Another key component would be the Smart City Innovation Lab. This is different than private sector initiatives in that this Lab would be free and open to the public. This would be more like a living museum, an ‘attraction’ where companies could demonstrate and test new IoT/Smart City concepts. Visitors to the Lab would be willing participants in demos, tests, focus groups, and so on.

Imagine if Smart City came to fruition. It could be a destination site. Not unlike how people moved to, and tourists visited, Celebration, Florida when it was the vanguard of the New Urbanism movement. Imagine taking your kid, armed with a smartphone, a connected car, etc. to Smart City for the day. This would be Tomorrowland and Epcot all wrapped into one (without the $10 turkey drumsticks). Except that it would be real, live, and iterative. What a showcase for the forward-thinking mayor, municipality, district, or lifestyle mall owner who accommodates and facilitates Smart City.

Published by

Mark Lowenstein

Mark Lowenstein is Managing Director of Mobile Ecosystem, an advisory services firm focused on mobile and digital media. He founded and led the Yankee Group's global wireless practices and was also VP, Market Strategy at Verizon Wireless. You can follow him on Twitter at @marklowenstein and sign up for his free Lens on Wireless newsletter here.

8 thoughts on “Smart Cities: Time for the Live Demo”

  1. Interesting, but
    1- I’m mostly seeing disparate, unrelated elements, with no synergy and no specific reason why they *have* to be unrolled together.
    2- since we’re not going to build all-new cities for everyone, the process of upgrading old cities is probably as big a hurdle as determining/testing what the final state should be, making built-from scratch a bit irrelevant ?

    3- even at the individual level, the main issue with putting smart things into my home is retrofitting them into/with old systems.

    As a tourist attraction, sure. If someone wants to pay for it as a sales demo, as long as it’s not with my taxes, why not. I’m also sure some actual customers will be happy to “live in the future”. But this reminds me of those very expensive, public-funded flaghsip prestige projects that mostly siphon money to cronies. 20 years ago I worked on making a flagship public library’s LAN fully fiber-based because “that was the future”. Horrendously expensive at the time (20x copper, or more), no identifiable benefit, and in the end an orphaned project, nobody does that even today. We pulled out, I think the “national champion” got the contract.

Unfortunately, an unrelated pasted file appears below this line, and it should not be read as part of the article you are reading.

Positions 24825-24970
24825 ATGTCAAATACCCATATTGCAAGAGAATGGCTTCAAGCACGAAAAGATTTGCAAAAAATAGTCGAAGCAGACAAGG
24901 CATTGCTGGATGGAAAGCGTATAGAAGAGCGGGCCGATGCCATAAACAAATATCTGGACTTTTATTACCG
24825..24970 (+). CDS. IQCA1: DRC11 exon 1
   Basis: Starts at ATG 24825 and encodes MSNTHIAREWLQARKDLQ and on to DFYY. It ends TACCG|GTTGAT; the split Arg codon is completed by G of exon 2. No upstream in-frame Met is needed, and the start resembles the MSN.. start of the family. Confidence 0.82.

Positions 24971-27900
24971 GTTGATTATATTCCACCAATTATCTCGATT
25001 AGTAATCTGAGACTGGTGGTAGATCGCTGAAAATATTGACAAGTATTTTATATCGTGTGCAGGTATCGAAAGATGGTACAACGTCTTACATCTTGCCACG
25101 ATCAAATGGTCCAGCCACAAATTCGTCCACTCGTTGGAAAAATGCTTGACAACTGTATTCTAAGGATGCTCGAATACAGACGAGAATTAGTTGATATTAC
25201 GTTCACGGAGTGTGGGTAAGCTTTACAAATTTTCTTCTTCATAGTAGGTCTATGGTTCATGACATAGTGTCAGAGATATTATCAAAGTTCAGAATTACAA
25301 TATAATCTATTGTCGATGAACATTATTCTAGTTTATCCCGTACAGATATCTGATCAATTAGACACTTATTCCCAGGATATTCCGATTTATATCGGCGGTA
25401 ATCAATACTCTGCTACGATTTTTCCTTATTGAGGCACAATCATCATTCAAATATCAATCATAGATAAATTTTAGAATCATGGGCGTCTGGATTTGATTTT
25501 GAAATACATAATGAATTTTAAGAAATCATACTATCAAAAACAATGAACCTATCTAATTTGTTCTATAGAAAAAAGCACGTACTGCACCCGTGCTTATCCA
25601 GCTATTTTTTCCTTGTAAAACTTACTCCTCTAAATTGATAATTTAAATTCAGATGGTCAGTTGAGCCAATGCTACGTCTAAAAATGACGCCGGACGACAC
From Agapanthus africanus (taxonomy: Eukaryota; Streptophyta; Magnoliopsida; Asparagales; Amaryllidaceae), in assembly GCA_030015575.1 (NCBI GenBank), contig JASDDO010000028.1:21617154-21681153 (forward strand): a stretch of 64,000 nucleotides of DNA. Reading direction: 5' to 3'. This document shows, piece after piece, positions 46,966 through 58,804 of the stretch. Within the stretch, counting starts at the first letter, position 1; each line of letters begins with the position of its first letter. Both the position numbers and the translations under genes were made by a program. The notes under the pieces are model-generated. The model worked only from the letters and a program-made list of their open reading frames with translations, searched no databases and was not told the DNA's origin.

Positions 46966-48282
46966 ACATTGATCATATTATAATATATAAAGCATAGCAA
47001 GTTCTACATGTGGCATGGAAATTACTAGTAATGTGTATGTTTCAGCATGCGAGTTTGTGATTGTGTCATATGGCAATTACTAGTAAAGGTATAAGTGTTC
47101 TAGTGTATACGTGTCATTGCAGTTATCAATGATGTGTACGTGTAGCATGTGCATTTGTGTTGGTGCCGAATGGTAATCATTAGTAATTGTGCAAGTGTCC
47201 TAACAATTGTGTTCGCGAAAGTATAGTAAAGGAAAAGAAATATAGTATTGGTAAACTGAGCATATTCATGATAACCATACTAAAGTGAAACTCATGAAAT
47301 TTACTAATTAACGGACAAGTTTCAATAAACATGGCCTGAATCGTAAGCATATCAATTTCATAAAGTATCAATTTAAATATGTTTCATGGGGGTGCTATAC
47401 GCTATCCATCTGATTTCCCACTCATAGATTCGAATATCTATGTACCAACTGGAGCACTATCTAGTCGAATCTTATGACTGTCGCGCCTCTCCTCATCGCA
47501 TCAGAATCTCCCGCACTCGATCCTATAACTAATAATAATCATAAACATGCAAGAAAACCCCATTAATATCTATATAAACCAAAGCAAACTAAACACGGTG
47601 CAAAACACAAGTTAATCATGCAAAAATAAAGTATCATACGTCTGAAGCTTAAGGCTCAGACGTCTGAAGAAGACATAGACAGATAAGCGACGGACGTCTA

2. I think it’s much cheaper, healthier, and just generally more beneficial to humanity, to do a “live demo” of an urban space that is designed for walking and bicycling and people doing as many things manually as they can (within reason), rather than trying to connect and automate everything to the point that every little task, including some decision-making tasks, is accomplished for you by a computer. People, especially kids, are already not as physically active as they need to be.

    The future envisioned in this article reminds me of the lazy-ass earthlings in Pixar’s Wall-E.

    1. Hi there-
      Agree with you (as a major walking/cycling/new urbanism proponent myself). My view is that at least half of the initiatives outlined in the piece would make Smart City greener, more efficient, more pedestrian friendly, and so on. Also more vibrant and livable. The idea is to use technology to help make these things happen.

  3. See the Fujisawa Sustainable Smart Town project, opened 1,000 houses in Nov. 2014, with wide range of partners including Panasonic who is also behind the Giga Factory in Nevada to power Tesla. They have English website with details here:

    Trust this serves as notable working example for your suggestion with stated 70% reduction in CO2 emissions and tight focus on integrated community lifestyle.. 😎

  4. Whenever I see these futuristic discussions, I am reminded of Al Gore’s “Information Super Highway”, and how Jim Barksdale and Mark Andreesen decided that they couldn’t wait for that and created the Internet as we know it today, over regular, analogue phone wires.

    Maybe we should just implement the Smart City concepts without waiting for the Live Demo. I think that’s what Korea did with their ubiquitous broadband stuff, for example, and I’m sure that they found out a lot of issues that a Live Demo would never have surfaced (one common issue we hear across the sea in Japan are the networked game addict problem).